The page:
How will we decide what to build?

  • News: Is there a story?
  • Network: Will other stations benefit?
  • ROI: Will people use it?
  • Station plan: vision, goals and specs.

Station Plan

  • Guide: Early consultation with NPR about ideas, calendar. Station writes “story” about app and basic specs.
  • Package: What stories, document might accompany apps?
  • Promotion: How will we make sure people see the work?

Discussion

  • Clarity: Same as a text story. Be careful not to mislead, overwhelm, confuse readers.
  • Ethics: Micro vs. aggregated. Is it fair to name individuals, organizations in data without their comment?
  • “News” vs. Transparency: What’s our mission? Not data for data’s sake.

Using Sortable, Searchable Data Tables in Posts

We’ve updated the content-management system so that it’s easier to add data tables to posts — and to make them searchable and sortable with pagination. Even better: Reporters don’t have to touch any code.

This functionality is possible thanks to a plugin that transfers data from your Google Docs spreadsheets into our database and ultimately into your blog posts. Here’s how it works.

First, you’ll want to format the columns and rows in you’re Google Docs spreadsheet exactly how you’d like them to appear in the browser. For example, if I wanted this display:


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Data Workshop Webinar: How to Use Google Fusion Tables

Google Fusion Tables allows journalists to publish, visualize and analyze large data sets in the browser without expensive software. Learn how this free tool can help you create custom online maps, graphs and timelines, mash-up different data sets and collaborate on data. Our Database Reporting Coordinator Matty Stiles’ webinar on Google Fusion Tables is now available below.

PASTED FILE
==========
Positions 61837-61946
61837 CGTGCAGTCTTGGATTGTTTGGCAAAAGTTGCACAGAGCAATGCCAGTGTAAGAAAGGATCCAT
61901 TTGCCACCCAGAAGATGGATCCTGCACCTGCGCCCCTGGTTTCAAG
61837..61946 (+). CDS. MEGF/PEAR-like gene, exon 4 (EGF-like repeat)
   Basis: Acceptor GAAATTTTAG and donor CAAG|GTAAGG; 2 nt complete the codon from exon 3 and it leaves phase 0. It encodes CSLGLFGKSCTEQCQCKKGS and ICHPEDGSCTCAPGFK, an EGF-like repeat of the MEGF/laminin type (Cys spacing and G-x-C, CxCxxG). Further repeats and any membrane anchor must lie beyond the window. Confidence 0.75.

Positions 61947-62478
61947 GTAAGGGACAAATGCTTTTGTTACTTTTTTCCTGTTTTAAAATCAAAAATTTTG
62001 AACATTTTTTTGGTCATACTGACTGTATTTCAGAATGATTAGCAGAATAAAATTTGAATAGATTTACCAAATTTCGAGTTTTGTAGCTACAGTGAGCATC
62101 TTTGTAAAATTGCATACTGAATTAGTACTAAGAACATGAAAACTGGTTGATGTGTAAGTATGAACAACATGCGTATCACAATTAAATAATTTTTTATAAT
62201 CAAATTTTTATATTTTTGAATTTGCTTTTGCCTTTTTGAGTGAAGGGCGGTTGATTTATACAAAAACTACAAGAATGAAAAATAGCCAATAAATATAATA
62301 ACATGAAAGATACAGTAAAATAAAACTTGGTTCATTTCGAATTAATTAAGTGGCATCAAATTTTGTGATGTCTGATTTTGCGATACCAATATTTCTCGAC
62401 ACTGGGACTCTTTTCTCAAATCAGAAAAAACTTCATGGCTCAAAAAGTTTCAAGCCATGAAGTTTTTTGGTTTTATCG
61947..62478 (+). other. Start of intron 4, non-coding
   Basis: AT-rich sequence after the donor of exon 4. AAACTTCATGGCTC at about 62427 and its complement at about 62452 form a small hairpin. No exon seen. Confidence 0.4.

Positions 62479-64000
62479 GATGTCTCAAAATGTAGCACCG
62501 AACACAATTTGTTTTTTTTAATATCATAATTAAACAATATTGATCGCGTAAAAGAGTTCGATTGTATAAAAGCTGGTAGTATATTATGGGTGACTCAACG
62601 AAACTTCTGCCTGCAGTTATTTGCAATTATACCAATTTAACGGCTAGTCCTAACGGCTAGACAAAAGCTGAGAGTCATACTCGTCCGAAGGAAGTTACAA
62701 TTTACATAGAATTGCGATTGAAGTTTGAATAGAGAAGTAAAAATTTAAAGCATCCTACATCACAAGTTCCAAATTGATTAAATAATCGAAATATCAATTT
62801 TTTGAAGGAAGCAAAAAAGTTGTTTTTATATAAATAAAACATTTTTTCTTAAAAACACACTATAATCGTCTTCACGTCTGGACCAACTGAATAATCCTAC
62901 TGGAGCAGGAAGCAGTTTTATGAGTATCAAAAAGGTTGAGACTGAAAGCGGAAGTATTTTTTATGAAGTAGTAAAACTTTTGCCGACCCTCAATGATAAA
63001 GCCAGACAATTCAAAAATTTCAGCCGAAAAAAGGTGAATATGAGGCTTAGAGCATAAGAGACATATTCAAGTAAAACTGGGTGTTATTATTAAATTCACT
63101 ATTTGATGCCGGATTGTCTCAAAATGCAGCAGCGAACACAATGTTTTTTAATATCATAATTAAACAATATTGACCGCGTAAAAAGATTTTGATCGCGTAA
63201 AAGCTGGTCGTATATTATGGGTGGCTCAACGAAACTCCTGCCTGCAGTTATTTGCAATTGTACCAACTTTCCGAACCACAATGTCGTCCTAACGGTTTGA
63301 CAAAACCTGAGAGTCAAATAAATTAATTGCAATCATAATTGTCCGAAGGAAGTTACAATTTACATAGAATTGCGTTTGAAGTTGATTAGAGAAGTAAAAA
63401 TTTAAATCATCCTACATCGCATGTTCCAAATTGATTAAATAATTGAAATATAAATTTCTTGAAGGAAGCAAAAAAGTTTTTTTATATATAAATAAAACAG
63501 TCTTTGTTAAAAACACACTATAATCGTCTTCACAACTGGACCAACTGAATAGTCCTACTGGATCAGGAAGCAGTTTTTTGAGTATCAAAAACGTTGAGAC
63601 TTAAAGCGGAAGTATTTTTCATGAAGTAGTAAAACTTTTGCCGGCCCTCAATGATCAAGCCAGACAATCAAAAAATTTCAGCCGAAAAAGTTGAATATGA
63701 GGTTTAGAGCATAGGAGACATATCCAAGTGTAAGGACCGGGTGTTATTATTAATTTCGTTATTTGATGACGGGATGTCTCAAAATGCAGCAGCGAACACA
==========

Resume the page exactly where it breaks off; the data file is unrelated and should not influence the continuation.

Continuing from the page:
Examples:

How to use Fusion Tables?

  • Upload data: kml, cvs, xls
  • Upload metadata: table name, description, attribution
  • Share your data
  • Merge with other tables
  • Make a map in minutes

A detailed tutorial post is also available here.

Using Static Data Tables in Posts

UPDATE: We’ve improved functionality on tables for reporters and readers. See the updated documentation. You can still use this tutorial for small graphics, if you choose, but the newer solution might save you some time.

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StateImpact bloggers will occasionally need to include basic data tables in posts. Here’s a simple method that doesn’t involve too much code.

First, structure your data in Microsoft Excel or Google Docs so its rows and columns appear as you want them in the post. Copy the data:

Open this converter, which changes your copied text to HTML. Paste your data in the form. Notice that tabs are used to denote columns in text copied from the spreadsheet:

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Embedding DocumentCloud in Posts

Embedding DocumentCloud interactives into posts is simple using a button in the visual editor.